The Cincinnati Chamber Orchestra concludes
its 40th season on June 1 amid symptoms of classic midlife crisis.
There’s no equivalent of a red Porsche, but there are serious concerns
about the organization’s viability and how it might reinvent itself in a
continually uncertain marketplace.
On May 7, 1937 — exactly 77 years ago this week — the Cincinnati May Festival presented the American premiere of The Ordering of Moses, an oratorio by Robert Nathaniel Dett, an African American composer, conductor and professor.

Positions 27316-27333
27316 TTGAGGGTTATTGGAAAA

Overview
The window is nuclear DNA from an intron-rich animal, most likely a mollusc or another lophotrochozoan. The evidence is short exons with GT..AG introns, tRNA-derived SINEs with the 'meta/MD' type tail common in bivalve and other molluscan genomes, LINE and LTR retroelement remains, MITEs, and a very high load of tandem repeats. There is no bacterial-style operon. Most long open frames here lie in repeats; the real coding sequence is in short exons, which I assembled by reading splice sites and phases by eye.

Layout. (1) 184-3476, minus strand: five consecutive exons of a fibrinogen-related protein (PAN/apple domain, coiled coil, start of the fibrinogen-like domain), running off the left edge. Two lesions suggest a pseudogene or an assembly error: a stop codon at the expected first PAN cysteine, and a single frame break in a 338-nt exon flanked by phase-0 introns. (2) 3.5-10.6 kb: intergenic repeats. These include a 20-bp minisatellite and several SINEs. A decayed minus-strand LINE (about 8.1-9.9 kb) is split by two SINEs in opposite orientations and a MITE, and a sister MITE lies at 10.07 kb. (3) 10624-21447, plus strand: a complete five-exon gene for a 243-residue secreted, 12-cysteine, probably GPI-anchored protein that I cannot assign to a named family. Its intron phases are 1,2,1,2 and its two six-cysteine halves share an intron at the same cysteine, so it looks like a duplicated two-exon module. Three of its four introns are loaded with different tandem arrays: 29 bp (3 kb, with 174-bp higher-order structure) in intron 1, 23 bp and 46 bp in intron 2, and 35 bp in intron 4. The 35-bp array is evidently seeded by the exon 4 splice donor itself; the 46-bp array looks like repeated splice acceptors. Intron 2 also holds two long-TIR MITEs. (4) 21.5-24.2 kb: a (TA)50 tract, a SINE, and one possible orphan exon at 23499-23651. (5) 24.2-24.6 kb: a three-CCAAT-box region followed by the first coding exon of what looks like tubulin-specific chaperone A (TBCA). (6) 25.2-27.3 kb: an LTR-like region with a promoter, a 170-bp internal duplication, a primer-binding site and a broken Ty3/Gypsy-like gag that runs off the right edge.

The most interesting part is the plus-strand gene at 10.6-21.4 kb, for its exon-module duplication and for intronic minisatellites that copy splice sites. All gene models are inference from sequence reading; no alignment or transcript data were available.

In the world of chamber music,
Beethoven’s 17 string quartets are the ultimate summit. Composed over a
span of more than two-and-a-half decades, Beethoven created masterpieces
of astonishing beauty and complexity that never fail to engage
The personal is definitely political in
two operas onstage this month in both Benjamin Britten’s Owen Wingrave,
in which a young man chooses pacifism over a military career, and Fellow Travelers, based on the novel about a gay love affair during the McCarthy era.
During our conversation (in French), it becomes clear that the CSO’s
marketing blast, “Louis + CSO + You,” sums up Langrée’s vision for the
orchestra and the community: He frequently uses partager, French for “to share.”